Type to search

Multinationals Eye Production Shifts, China Blamed: ECB Survey

Several large international firms are looking at ‘near-shoring’ or ‘friend-shoring’ their supply lines, with many citing China risks as a major factor

A view shows the logo of the European Central Bank (ECB) outside its headquarters in Frankfurt, Germany, on March 16, 2023. Photo: Reuters


Dozens of multinational firms are planning to move production to so-called friendlier countries, according to a European Central Bank (ECB) survey, with China cited as the major worry in company boardrooms.

More than 40% of multinational firms surveyed by the ECB said they were looking to “near-shore”, or bring production closer to their point of sales.

Firms have increasingly discussed shifting production sites after the pandemic and Russia’s war in Ukraine disrupted value chains, but there has been little evidence of mass relocations.

Seeking on-the-ground confirmation, the ECB surveyed 65 major firms with a global footprint and 49% said they were looking to “near-shore”, while 42% wanted to “friend-shore” some operations, or move them to more welcoming locations.


Also on AF: China Allows Ant Group to Release Finance AI Products to Public


“As to those countries which posed – or could pose – a risk to supply chains in their sector more generally, two-thirds of all respondents cited China,” the ECB said in an Economic Bulletin article.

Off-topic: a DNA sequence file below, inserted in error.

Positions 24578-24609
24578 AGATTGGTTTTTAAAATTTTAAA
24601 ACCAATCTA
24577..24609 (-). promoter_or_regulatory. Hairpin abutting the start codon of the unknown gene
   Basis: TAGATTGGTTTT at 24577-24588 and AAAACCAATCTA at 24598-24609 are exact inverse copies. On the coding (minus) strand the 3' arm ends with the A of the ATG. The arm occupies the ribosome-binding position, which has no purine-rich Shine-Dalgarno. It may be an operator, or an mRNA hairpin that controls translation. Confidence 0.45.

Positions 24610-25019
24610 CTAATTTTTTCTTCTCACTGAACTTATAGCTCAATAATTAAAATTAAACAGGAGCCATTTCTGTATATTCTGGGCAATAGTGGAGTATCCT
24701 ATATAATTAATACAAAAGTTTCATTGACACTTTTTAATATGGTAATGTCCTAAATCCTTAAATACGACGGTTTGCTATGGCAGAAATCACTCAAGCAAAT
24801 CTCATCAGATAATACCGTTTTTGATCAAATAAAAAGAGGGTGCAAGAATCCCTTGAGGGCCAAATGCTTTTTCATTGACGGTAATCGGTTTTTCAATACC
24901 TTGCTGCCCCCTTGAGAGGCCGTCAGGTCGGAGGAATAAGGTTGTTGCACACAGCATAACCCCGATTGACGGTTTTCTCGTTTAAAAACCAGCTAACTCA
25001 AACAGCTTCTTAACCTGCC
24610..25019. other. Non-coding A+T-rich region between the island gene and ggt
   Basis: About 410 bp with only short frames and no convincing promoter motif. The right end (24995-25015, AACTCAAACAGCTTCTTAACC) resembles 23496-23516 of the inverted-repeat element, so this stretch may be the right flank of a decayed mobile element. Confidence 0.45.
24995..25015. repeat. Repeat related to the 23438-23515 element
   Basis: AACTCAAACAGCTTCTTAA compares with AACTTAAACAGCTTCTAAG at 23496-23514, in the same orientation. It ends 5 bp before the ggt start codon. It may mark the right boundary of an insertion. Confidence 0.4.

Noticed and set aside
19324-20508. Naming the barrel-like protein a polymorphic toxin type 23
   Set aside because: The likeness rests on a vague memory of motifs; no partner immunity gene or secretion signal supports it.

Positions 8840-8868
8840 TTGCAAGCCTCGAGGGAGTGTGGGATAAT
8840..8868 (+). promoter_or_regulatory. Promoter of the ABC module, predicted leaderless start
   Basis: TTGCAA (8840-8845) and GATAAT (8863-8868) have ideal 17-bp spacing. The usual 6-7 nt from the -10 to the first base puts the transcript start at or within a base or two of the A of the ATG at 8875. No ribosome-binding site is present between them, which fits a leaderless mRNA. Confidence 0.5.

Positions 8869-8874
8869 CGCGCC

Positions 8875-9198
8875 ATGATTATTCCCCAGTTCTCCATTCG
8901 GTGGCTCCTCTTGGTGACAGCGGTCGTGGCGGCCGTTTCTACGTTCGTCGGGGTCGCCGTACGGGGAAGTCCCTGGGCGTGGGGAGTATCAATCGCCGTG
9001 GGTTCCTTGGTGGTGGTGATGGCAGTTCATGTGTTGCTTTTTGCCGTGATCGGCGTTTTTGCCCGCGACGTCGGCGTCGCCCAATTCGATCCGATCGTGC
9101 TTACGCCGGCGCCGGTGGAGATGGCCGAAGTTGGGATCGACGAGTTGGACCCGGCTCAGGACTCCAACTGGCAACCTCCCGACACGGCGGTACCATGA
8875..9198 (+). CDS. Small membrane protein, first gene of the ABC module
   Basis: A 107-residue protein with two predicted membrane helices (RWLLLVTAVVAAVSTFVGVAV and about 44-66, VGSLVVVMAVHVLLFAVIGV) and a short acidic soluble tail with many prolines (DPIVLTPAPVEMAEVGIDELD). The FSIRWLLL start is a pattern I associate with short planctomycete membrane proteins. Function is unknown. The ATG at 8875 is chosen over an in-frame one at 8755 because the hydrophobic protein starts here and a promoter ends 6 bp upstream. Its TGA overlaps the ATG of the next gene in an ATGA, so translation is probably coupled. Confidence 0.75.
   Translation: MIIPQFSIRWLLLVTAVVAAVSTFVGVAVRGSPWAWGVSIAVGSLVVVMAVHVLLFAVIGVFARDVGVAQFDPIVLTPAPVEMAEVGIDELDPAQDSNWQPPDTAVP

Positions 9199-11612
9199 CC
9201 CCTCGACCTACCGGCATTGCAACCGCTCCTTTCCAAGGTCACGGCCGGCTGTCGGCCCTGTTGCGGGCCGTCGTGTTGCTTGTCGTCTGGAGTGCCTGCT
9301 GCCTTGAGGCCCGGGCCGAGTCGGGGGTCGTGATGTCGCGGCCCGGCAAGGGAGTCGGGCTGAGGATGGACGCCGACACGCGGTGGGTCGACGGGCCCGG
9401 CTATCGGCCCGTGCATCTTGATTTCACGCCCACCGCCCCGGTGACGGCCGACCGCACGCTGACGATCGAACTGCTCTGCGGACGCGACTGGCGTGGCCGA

More than half of the firms sourced critical materials from a specific country or small number of countries, and nearly all said that these supplies now faced elevated risk.

“A large majority of these identified China as that country, or one of those countries, with all of them considering this an elevated risk,” the ECB added.

Near-shoring was already a tendency in recent years but friend-shoring is a new phenomenon as only 11% said they were already pursuing such a strategy in the past five years.

The European Union is still likely to be a loser in such corporate movements as the number or firms looking to move production out of the bloc remains larger than the number moving it in, and this could have a “significant” impact on employment.

The moves could also fuel inflation as close to half of firms said they expected the changes to result in higher prices, the paper added.


  • Reuters with additional editing by Sean O’Meara


Read more:

EU Denies China Decoupling Plan But Admits ‘De-Risk’ Aim

Big US Firms Should Disclose China Risks, Says Ex-SEC Chair

Biden to Warn US Firms to Expect Greater China Risks in Hong Kong, FT Reports

EU to Beef Up Japan Ties on Chips, AI to ‘De-Risk’ From China




Sean O'Meara

Sean O'Meara is an Editor at Asia Financial. He has been a newspaper man for more than 30 years, working at local, regional and national titles in the UK as a writer, sub-editor, page designer and print editor. A football, cricket and rugby fan, he has a particular interest in sports finance.


AF China Bond